7 Tips On Travelling With A Chronic Illness Or Disability
Chronic illness and disabilities can have a massive impact on the way you live your life, especially if it’s a sudden onset illness or disability. Suddenly, you have to change your daily routines, look for wheelchair access, and even change your diet to accommodate your new way of life. And, it can hinder your ability to travel, and for those who love to explore our beautiful green earth, that news can be devastating. While it might be harder than it was before, travelling with a chronic illness or disability is far from impossible, and we’ve got some tips on how to do exactly that.
Seek assistance from your airline
As talked about in a previous post with Georgina Grogan, you’re able to ask for assistance from the airline you’re using to make necessary changes to help you with your travel. It’s a free service to use, but you’ll have to book at least 48 hours in advance to take advantage of this service. You can read more about what Georgina had to say about her experience and recommendations here, but it’s definitely worth doing to avoid any unnecessary pain.
Look for luggage storage
If you’re the type that doesn’t stay in one location for very long, then there’s a chance you’ll have to find a way to carry all of your luggage around with you. As you know, this isn’t ideal for someone who is disabled or lives from a chronic illness that causes joint and muscle pain. Did you know that you can use luggage storage in Rome? Look for locations like these to store your luggage while you explore wherever you travel. Services like this cost as little as 5 euros a day and can really help prevent any unnecessary pain.
Change your travel insurance
As someone who needs a higher level of medical care, it’s wise to check out what your travel insurance covers. Many basic policies will cover a large array of locations, but it’s always worth checking to avoid racking up large emergency health costs while you’re travelling. You should also take the time to read up on recommended vaccinations before travelling, as you’ll need to book in plenty of advance to have them administered.
Sort out your medication
Use your planning time wisely and check your medication bottles. Will you run out during your trip? Would you like some backup painkillers to take with you? Pack more than you’ll need in case your flights are delayed or you find yourself unable to travel home when expected. A great way to keep your medication organised is by purchasing a pill organiser. When using a pill organiser, be sure to take the original labels with you in case you do need to find a pharmacy to reorder any of your medication.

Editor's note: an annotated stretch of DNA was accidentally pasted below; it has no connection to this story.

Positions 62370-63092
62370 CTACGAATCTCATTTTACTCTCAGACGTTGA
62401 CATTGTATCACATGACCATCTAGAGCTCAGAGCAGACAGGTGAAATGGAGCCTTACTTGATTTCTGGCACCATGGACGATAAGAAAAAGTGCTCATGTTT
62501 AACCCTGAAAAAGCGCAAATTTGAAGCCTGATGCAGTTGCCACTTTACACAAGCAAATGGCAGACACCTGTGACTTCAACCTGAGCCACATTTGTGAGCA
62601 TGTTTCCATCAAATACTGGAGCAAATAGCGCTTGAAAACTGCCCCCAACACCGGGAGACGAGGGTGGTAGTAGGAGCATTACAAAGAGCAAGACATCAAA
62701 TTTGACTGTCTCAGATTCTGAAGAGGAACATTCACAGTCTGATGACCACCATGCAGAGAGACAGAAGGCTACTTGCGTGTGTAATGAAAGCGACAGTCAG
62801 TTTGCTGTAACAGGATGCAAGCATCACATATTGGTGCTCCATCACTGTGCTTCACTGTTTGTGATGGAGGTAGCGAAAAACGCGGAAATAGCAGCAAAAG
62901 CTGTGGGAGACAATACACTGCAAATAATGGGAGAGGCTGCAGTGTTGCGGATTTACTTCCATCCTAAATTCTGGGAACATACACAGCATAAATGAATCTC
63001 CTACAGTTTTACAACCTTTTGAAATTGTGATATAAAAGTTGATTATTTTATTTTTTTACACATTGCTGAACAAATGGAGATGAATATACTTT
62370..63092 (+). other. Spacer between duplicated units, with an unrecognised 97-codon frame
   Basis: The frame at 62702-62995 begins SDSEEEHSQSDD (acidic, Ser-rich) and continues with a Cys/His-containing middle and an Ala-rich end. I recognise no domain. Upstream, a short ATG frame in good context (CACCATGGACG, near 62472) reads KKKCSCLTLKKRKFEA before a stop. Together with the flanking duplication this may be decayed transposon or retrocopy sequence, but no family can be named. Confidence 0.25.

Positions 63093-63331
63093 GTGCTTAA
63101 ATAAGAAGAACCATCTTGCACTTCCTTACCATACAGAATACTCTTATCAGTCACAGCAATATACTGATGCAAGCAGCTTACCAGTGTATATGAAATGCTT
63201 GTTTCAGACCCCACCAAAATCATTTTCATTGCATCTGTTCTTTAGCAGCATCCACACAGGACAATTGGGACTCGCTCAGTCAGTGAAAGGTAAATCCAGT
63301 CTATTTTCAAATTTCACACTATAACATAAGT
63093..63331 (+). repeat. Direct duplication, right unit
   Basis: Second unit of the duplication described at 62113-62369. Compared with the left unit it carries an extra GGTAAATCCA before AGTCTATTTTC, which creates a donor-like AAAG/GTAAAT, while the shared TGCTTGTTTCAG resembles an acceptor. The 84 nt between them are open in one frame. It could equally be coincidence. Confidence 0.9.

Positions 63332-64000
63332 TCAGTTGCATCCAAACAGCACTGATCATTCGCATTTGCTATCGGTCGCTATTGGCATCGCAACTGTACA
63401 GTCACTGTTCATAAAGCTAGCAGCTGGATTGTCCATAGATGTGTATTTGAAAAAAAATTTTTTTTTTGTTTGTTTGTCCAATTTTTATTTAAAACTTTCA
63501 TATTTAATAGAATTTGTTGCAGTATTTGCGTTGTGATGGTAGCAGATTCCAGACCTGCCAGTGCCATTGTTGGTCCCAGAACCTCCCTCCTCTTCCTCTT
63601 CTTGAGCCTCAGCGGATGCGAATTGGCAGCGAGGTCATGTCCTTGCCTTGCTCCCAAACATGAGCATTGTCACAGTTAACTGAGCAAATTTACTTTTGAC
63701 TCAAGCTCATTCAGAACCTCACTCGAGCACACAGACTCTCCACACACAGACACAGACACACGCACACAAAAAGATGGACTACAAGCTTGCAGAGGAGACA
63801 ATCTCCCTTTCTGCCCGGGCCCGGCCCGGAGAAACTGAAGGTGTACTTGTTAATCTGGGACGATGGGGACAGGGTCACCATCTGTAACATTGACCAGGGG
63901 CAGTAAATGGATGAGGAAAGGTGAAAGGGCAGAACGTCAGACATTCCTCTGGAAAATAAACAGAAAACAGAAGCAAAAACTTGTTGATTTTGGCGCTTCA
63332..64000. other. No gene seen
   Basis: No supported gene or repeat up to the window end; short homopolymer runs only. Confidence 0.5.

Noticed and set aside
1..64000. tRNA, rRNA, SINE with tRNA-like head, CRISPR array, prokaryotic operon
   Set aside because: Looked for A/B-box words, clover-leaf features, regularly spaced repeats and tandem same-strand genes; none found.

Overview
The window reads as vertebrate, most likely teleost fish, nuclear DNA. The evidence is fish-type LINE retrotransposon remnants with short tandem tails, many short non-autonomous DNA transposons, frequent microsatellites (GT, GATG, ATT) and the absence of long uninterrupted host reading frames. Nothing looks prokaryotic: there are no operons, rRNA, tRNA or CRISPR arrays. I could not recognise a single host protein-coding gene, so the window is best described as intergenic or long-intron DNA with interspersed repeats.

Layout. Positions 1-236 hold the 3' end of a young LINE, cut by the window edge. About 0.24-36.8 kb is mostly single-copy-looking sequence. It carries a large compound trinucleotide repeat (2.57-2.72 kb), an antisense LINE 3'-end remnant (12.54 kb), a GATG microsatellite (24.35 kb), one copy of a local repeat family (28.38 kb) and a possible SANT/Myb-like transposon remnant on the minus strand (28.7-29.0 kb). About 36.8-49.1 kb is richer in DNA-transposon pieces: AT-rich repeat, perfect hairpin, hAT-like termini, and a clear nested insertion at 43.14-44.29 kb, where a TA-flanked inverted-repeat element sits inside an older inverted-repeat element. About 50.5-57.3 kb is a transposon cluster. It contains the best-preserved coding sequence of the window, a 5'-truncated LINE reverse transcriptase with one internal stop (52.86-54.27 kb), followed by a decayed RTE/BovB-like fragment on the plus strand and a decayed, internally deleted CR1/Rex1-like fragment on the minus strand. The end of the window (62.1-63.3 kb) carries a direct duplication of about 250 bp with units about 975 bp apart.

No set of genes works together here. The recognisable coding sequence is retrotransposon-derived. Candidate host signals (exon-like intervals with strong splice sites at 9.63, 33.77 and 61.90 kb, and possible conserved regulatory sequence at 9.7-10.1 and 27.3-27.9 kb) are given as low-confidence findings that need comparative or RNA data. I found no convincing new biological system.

Another pro tip; carry your medications in your carry on bag in case your suitcase becomes lost or stolen. That way, you can rest assured you’ve got the medication you need.
Use assistive devices
You may use assistive devices at home such as a wheelchair or walking stick, and it’s important to think of what you may need while you’re travelling. At home, you may be able to cope without using them as much, but you should think about whether you’ll need any while travelling, as it can often entail long periods of standing or walking. If you think you’ll need some assistive devices while travelling, be sure to make necessary arrangements in plenty of time such as renting a wheelchair or finding collapsible walking sticks for when you don’t need them as much.
Know where Doctors or hospitals are
When travelling anywhere, whether it’s a staycation or a trip halfway across the world, it’s important to familiarise yourself with where hospitals and Doctors surgeries are in case of an accident or other medical emergency. It’s always a good idea to learn some basic phrases to help with communication when visiting a new country. Phrases such as “directions to the hospital” or “this is my medical condition” can really help make the difference, especially if you’re in pain.
Give yourself extra time
Finally, those who live with a chronic illness or disability need to slow down and take their time. Rushing can trigger stress, which in turn, can cause a lot of pain and discomfort. If you’re planning on seeing the great wall of China, great! Just be sure to plan ahead and give yourself plenty of time so you can enjoy the experience, rather than suffer through the pain.